What Made the 2016 Southern Baptist Meeting Historic
The Southern Baptist Convention, America's largest Protestant denomination, met this week (June 14-15) in St. Louis in what turned out to be one of its most memorable annual meetings.
Southern Baptists, with nearly 15.5 million members in approximately 47,000 local congregations nationwide sent their messengers (elected representatives) from autonomous local congregations all across the land to St. Louis with a sense that they faced important decisions.
First of all, Southern Baptists were facing a moderate, but several year decline in conversions and membership for the first time in their 161-year history.
Southern Baptists are united by their dedication to Holy Scripture, and their dual commitment to live under biblical authority and to fulfill Christ's Great Commission to evangelize the whole world and make disciples of all nations (Matthew 28:19-20).
Beginning in the late 1970s, in a broad grassroots movement known as the "Conservative Resurgence," Southern Baptists reaffirmed their commitment to biblical authority and evangelism, insisting that all their educational institutions and denomination agencies adhere to their historic Baptist and Evangelical heritage, including a deep commitment to missions and evangelism.
However, in recent decades there has been a growing division, if not rift, over just how Calvinistic or Reformed the Convention should be. Historically, Southern Baptists have always had Calvinism in their DNA, but it has historically been the harmony never the melody in Southern Baptist life. The past 20 years, however, there has been a resurgence of so-called "high" or 5-point Calvinism, as opposed to "low" or more moderate Calvinism that has historically been predominant.
Five-point Calvinists believe in Total Depravity, Unconditional Election, Limited Atonement, Irresistible Grace and Perseverance of the Saints (Baptists call it "Eternal Security" or "Once Saved Always Saved"), the well-known T.U.L.I.P. More moderate or "low" Calvinism affirms approximately ¾ each of Total Depravity, Unconditional Election and Irresistible Grace, none of Limited Atonement and all of Perseverance of the Saints.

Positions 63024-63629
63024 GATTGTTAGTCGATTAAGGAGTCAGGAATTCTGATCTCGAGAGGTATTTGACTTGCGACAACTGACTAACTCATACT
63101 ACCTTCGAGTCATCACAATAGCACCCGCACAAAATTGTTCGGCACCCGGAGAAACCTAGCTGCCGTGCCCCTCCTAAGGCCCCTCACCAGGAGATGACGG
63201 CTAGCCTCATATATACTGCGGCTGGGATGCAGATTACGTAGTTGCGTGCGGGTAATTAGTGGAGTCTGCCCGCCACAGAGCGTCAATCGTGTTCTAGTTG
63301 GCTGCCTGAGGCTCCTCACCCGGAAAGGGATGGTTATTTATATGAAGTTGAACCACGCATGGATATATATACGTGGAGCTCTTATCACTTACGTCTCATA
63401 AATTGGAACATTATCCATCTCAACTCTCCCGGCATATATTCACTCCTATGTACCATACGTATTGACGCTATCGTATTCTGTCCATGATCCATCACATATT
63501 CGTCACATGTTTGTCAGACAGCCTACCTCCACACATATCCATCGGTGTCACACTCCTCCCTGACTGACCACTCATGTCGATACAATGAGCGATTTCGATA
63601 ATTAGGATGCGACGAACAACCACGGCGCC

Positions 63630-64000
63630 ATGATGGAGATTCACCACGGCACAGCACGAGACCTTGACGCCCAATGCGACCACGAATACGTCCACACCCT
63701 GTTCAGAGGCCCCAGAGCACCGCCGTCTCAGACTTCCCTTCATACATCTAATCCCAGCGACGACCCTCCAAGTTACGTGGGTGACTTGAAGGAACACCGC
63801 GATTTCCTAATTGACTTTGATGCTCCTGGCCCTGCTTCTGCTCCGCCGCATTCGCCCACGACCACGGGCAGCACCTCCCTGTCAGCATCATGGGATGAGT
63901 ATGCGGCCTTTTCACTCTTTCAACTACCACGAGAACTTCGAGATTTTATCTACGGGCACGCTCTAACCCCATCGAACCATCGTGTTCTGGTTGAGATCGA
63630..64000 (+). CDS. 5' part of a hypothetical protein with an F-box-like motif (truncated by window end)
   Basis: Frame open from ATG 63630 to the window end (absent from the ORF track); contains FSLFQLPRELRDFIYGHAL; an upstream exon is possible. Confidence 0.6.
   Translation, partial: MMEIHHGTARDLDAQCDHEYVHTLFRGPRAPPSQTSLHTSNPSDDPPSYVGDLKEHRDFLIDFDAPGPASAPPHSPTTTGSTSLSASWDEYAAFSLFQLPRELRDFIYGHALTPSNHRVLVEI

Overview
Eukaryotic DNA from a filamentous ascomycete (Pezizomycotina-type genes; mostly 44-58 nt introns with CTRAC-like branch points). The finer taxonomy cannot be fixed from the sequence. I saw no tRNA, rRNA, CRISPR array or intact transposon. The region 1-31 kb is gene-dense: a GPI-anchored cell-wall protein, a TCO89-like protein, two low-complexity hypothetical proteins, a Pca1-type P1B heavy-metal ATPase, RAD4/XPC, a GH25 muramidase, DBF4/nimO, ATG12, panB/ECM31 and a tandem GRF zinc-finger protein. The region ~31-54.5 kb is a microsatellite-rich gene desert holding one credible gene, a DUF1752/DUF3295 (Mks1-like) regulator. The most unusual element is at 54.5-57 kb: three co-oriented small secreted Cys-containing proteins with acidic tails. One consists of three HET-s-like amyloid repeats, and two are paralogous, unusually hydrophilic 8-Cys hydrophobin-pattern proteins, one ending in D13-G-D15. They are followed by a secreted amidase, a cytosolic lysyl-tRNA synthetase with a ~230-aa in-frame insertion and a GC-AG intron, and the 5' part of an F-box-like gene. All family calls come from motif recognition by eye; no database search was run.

The debate is really over can everyone be saved, or only the "elect," and did Jesus die for the whole world or only the "elect." The more moderate Calvinists believe that, if you believe that only the elect can be saved, then it will unconsciously temper evangelistic fervor over time, a belief seriously disputed by the "high" Calvinists.
So, as Southern Baptists gathered in St. Louis the two major candidates for president were a "high" Calvinist (J.D. Greear) and a "moderate" Calvinist (Steve Gaines). The doctrinal debate is also inter-generational in that Boomers tend to be moderate Calvinists while many more among Millennials espouse high Calvinism.
This generational theme was emphasized in Greear's nomination speech, when Dr. Jimmy Scoggins, pastor of First Baptist Church, West Palm Beach, Florida, argued Greear's election "will send a signal to an entire generation of Southern Baptists that their time has come."